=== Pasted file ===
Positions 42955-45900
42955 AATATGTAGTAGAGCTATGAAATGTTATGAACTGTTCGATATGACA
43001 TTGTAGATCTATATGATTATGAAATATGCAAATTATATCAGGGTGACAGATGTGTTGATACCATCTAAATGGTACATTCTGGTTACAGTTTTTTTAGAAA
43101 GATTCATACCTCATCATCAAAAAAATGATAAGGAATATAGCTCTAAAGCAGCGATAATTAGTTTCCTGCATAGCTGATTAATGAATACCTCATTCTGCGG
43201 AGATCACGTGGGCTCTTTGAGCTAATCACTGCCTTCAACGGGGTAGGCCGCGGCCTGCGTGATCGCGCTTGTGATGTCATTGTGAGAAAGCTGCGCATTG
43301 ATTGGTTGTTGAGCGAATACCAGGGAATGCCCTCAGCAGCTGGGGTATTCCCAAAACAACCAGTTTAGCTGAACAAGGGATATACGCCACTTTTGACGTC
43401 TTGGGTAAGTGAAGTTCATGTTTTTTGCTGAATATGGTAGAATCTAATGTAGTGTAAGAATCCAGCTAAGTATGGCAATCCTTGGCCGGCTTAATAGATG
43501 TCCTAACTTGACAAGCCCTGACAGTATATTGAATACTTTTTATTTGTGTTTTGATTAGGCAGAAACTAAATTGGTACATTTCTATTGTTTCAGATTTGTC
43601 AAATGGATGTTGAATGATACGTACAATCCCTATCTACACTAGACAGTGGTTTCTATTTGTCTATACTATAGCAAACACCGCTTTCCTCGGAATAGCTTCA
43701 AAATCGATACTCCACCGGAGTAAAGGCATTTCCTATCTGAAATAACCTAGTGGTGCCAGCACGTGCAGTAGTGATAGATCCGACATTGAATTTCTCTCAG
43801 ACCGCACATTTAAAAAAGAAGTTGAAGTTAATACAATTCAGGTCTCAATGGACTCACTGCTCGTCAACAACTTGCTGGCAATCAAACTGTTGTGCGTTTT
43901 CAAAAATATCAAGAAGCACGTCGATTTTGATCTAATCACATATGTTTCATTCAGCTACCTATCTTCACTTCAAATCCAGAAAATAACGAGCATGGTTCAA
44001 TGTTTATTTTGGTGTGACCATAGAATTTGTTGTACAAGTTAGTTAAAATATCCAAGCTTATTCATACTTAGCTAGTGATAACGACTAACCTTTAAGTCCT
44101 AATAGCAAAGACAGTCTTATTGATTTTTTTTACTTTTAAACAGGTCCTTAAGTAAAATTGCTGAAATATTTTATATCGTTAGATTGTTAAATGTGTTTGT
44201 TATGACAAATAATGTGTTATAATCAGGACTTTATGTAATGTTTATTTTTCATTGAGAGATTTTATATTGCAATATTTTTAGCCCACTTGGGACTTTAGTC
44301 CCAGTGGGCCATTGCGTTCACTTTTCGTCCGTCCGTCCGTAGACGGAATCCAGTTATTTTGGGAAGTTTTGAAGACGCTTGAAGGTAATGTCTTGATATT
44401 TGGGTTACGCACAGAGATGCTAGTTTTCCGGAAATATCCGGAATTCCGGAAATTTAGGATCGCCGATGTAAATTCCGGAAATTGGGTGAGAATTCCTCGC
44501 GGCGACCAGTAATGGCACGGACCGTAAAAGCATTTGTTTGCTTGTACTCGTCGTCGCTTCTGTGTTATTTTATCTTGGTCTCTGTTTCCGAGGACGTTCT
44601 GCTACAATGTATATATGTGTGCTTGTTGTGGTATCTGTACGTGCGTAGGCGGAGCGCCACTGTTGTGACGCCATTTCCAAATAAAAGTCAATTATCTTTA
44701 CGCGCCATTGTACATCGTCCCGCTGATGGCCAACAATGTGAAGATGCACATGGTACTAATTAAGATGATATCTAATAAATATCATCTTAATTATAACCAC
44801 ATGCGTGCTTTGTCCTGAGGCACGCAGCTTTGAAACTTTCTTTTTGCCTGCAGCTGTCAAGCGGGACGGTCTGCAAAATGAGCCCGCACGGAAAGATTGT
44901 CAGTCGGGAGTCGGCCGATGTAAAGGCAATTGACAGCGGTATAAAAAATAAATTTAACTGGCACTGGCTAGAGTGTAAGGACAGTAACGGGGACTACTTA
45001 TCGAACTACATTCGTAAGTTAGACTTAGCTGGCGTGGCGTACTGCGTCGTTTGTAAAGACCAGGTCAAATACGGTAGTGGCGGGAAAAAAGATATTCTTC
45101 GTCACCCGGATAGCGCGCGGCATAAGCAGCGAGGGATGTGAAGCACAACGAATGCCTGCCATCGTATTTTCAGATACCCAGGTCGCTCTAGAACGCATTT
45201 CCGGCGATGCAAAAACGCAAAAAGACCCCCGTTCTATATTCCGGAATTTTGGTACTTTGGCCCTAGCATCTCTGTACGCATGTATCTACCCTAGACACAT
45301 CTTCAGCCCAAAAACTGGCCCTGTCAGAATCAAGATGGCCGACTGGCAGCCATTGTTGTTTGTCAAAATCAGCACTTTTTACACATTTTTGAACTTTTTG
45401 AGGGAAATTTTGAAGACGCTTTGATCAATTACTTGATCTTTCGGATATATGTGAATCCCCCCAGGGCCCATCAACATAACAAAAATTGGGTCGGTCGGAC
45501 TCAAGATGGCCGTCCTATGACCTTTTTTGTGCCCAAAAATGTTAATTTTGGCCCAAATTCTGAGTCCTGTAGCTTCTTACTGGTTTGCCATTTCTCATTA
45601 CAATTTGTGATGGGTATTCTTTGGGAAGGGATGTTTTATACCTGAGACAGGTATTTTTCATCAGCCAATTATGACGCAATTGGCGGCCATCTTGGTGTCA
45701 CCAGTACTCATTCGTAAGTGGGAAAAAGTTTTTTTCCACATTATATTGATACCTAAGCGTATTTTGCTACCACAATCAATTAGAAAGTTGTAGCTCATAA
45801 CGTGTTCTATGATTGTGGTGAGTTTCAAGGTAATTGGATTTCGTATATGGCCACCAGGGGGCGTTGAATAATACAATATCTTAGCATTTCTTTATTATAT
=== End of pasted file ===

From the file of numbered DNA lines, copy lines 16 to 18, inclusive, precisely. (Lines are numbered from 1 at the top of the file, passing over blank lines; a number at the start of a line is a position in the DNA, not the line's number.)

44301 CCAGTGGGCCATTGCGTTCACTTTTCGTCCGTCCGTCCGTAGACGGAATCCAGTTATTTTGGGAAGTTTTGAAGACGCTTGAAGGTAATGTCTTGATATT
44401 TGGGTTACGCACAGAGATGCTAGTTTTCCGGAAATATCCGGAATTCCGGAAATTTAGGATCGCCGATGTAAATTCCGGAAATTGGGTGAGAATTCCTCGC
44501 GGCGACCAGTAATGGCACGGACCGTAAAAGCATTTGTTTGCTTGTACTCGTCGTCGCTTCTGTGTTATTTTATCTTGGTCTCTGTTTCCGAGGACGTTCT